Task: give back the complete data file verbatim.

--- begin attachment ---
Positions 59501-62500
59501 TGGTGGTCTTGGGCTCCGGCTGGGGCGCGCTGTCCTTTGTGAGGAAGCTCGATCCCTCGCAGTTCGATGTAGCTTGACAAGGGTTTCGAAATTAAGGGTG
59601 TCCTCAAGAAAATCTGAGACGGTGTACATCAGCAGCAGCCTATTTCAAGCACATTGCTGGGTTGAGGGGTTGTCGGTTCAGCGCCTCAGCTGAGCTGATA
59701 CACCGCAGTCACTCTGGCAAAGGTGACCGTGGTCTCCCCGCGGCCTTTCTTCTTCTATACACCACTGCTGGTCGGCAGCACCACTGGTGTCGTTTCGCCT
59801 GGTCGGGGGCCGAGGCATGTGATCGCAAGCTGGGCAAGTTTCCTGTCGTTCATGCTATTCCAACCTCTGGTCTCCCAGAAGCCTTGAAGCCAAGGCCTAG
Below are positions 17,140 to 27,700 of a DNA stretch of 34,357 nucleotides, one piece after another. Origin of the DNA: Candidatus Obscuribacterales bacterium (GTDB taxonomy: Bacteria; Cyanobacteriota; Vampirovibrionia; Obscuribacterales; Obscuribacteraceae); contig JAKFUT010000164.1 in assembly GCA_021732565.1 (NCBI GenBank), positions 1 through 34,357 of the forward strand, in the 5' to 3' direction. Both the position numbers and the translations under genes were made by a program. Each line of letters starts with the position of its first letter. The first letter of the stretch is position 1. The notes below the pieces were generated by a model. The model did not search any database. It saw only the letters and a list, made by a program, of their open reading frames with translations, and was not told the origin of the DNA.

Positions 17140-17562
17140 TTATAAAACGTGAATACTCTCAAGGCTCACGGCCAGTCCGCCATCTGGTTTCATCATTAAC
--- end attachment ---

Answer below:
Positions 59501-62500
59501 TGGTGGTCTTGGGCTCCGGCTGGGGCGCGCTGTCCTTTGTGAGGAAGCTCGATCCCTCGCAGTTCGATGTAGCTTGACAAGGGTTTCGAAATTAAGGGTG
59601 TCCTCAAGAAAATCTGAGACGGTGTACATCAGCAGCAGCCTATTTCAAGCACATTGCTGGGTTGAGGGGTTGTCGGTTCAGCGCCTCAGCTGAGCTGATA
59701 CACCGCAGTCACTCTGGCAAAGGTGACCGTGGTCTCCCCGCGGCCTTTCTTCTTCTATACACCACTGCTGGTCGGCAGCACCACTGGTGTCGTTTCGCCT
59801 GGTCGGGGGCCGAGGCATGTGATCGCAAGCTGGGCAAGTTTCCTGTCGTTCATGCTATTCCAACCTCTGGTCTCCCAGAAGCCTTGAAGCCAAGGCCTAG
Below are positions 17,140 to 27,700 of a DNA stretch of 34,357 nucleotides, one piece after another. Origin of the DNA: Candidatus Obscuribacterales bacterium (GTDB taxonomy: Bacteria; Cyanobacteriota; Vampirovibrionia; Obscuribacterales; Obscuribacteraceae); contig JAKFUT010000164.1 in assembly GCA_021732565.1 (NCBI GenBank), positions 1 through 34,357 of the forward strand, in the 5' to 3' direction. Both the position numbers and the translations under genes were made by a program. Each line of letters starts with the position of its first letter. The first letter of the stretch is position 1. The notes below the pieces were generated by a model. The model did not search any database. It saw only the letters and a list, made by a program, of their open reading frames with translations, and was not told the origin of the DNA.

Positions 17140-17562
17140 TTATAAAACGTGAATACTCTCAAGGCTCACGGCCAGTCCGCCATCTGGTTTCATCATTAAC